East Coast Gaffer, Marion Shirley shares her account of crossing the North Sea in ‘East Breeze’, to join the Netherlands OGA ‘Anniversary Cross Country Tour’, 2014.
In France, asked about single-handing, I said, ‘Il n’ya personne a discuter mais aussi ni personne a disputer.’ Either my French, or the sentiment, produced laughter. I have relatively few photographs and here’s why.
Leaving Dover, I saw the white cliffs, recognised an iconic moment, left the autopilot in charge and reached for the camera. Too late, a pair of large fishing pot markers appeared and bob, bob, scrape, scrape later, the boat stopped. To cut a long story short, they eventually popped away. I have never yet failed, somehow and eventually, to fetch up on a mooring, often with the help of friendly bystanders. ‘East Breeze’, virtually rebuilt in the spring, attracts a lot of appreciative comment. With ‘Apps’ such as Boat Beacon, marina Wifi and three internet-ready devices on board, I am never far from friendly comment or advice. The Solent contingent of 11 boats, on passage for the Netherlands with three single-handers, keeps in touch by email. I navigate with a Garmin GPS 128 and, of course, a full set of paper charts. This season I have Imray charts on an iPad but tend, so far, to use this only to locate positions and record my track.
I left from our Solent Bembridge rally on 6 July, 2014. New to me is time and tide over longer distances in ‘East Breeze’. On the first day, cowed by what I had read about the tides off Selsey Bill, flat calm when I got there, I covered 38 miles before the wind blew up strongly from behind. ‘East Breeze’ was overpowered, I had to fight the sails to drop them and motor into Shoreham. Fitted with corner posts during her spring rebuild, I see that I could have dropped spars and mainsail between them, without fear of everything going overboard, rather than partnering a crazy boom and gaff in a dance on the coach roof. The following day, after some sail repairs, I started with a blissful sail. I reckon on an average boat speed of four and a half knots in ‘East Breeze’, a Tamarisk 22. Managing a lock on one’s own can be challenging but, as in mooring, a long bow-line which can be handled from the cockpit, works well.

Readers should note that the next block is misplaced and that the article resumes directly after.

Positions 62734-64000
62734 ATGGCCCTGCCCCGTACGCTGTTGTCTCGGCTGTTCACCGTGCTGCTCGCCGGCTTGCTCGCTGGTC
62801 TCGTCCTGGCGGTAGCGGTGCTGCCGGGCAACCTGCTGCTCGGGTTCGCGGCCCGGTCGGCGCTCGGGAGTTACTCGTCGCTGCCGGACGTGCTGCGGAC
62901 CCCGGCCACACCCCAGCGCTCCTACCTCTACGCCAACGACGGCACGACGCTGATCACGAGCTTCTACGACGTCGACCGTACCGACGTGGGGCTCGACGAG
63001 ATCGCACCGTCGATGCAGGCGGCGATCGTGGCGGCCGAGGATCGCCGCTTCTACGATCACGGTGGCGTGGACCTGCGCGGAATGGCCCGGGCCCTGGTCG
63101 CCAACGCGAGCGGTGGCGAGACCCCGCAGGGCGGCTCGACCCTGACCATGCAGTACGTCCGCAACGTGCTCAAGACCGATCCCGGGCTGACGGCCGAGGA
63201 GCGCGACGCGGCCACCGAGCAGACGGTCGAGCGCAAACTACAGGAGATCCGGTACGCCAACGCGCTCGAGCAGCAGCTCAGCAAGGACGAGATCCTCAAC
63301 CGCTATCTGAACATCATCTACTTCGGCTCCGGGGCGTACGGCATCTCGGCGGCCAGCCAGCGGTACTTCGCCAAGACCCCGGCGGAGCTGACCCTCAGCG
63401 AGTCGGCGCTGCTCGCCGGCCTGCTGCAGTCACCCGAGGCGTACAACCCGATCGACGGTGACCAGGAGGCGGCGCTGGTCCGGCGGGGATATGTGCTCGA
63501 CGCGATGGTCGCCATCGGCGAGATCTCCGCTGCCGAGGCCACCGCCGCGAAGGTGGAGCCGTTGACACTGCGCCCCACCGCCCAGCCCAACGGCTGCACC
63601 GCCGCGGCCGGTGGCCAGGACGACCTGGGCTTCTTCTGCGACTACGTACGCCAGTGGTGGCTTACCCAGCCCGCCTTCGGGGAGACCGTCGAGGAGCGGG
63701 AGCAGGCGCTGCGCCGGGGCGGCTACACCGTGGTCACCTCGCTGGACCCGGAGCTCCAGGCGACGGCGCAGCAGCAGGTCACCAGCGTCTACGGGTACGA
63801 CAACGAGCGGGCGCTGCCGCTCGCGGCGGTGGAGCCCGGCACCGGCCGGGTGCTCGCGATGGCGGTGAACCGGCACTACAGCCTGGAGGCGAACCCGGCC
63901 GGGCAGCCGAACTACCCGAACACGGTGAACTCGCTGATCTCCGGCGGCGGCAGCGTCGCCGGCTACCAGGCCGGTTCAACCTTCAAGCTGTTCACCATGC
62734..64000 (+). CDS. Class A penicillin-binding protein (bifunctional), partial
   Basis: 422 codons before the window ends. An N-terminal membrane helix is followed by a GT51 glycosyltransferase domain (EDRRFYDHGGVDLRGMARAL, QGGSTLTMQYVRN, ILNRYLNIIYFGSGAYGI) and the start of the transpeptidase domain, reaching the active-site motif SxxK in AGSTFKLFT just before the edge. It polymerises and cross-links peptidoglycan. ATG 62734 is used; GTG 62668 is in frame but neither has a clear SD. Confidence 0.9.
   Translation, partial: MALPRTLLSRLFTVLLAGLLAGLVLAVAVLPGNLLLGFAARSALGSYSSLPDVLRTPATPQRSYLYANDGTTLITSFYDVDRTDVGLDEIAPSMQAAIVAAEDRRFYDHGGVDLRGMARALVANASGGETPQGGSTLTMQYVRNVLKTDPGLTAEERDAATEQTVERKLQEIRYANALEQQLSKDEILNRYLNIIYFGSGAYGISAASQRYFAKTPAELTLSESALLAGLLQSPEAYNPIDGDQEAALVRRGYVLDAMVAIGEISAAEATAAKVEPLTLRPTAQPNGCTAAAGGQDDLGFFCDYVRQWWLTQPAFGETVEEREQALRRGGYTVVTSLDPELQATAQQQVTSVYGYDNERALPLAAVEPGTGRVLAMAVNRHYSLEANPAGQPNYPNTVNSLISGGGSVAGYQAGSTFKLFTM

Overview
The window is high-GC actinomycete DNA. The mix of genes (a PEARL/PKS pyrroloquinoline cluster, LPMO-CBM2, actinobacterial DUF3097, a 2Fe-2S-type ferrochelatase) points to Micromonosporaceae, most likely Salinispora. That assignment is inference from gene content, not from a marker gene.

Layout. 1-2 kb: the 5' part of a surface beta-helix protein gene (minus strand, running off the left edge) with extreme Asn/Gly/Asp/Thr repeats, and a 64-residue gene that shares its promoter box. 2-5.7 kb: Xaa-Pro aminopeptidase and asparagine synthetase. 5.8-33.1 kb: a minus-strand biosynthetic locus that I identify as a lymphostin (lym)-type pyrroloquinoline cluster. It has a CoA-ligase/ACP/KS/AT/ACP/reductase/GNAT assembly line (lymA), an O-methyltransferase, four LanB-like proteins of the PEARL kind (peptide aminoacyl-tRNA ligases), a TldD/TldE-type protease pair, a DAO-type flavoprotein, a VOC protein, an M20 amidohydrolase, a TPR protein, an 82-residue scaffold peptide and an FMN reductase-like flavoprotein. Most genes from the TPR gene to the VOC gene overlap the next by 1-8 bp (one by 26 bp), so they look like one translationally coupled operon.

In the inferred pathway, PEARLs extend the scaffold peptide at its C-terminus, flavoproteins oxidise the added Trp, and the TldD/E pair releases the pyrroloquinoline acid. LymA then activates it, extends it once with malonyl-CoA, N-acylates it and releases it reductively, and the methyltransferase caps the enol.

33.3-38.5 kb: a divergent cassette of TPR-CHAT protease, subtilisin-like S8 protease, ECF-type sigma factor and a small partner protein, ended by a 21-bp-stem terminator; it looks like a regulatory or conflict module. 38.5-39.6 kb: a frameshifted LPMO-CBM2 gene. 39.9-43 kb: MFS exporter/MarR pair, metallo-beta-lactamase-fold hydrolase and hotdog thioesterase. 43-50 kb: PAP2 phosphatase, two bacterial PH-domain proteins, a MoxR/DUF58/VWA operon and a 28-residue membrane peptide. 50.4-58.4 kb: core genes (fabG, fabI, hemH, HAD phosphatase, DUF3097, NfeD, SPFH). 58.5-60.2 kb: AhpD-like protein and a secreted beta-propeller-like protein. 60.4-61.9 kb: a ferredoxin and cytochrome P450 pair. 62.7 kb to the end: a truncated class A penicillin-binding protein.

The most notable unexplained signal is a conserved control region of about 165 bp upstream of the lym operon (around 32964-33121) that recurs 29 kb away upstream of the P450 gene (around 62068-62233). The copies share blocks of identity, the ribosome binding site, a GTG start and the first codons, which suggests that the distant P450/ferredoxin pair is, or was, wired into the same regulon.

The lock at Sovereign Harbour emits creepy Jack Sparrowesque creaks and groans. With a series of unpleasant weather forecasts, I was keen to get to Rye and so locked out the following afternoon. To port, loomed a vast expanse of dark grey cloud. It reminded me of the return from last year’s Bembridge Rally, when we experienced unannounced, a 30 knot squall. I returned in the next lock. In the event, there was a shower of rain, a little wind and a fine evening, but hindsight is a wonderful thing. I never did get to Rye, although Hastings by bus made a good day out. I eventually elected to make the 47 mile trip to Dover on Friday, 11 July. The visibility was so poor that I made a point of plotting positions on the chart every hour, rather than merely writing them in the log book. It was not a day to cross the Channel. My ocean rated HPX jacket, the perfect garment for small boat sailing, came into its own. The day started with a hoolie, requiring a second reef, and ended with four hours of motoring after the wind died.
I expected more of the same in Dover. Two bigger OGA boats arrived, reporting blustery conditions but, on Monday morning, there was my window; a reasonable forecast and I could see France. I retrieved my wet washing and dried it that evening in Dunkerque. I had been wary of the separation scheme but found that with the sea room, the ships did not present the problems that they do round the Bramble Bank in The Solent. ‘East Breeze’ skipped along, heeled over as much as she ever does, ducked and dived across the waves like a dolphin and I turned away from the wind and tide slightly earlier than I should have done. Another day and I am in Blankenberge in Belgium after a sail from Dunkerque with everything up. It was so thrilling that I even steered the boat myself rather than leaving it to the auto pilot.
People frequently tell me that I must be very brave. It is a week until the rally and then there are 250 miles home to consider. Will it be night sailing and a longer crossing (I will have crew), or a return coastal passage through the Rotterdam shipping, with shorter daylight hours and, perhaps, less favourable winds? I reply, ‘Either that or very stupid.’ We shall see.Marion Shirley, East Coast OGA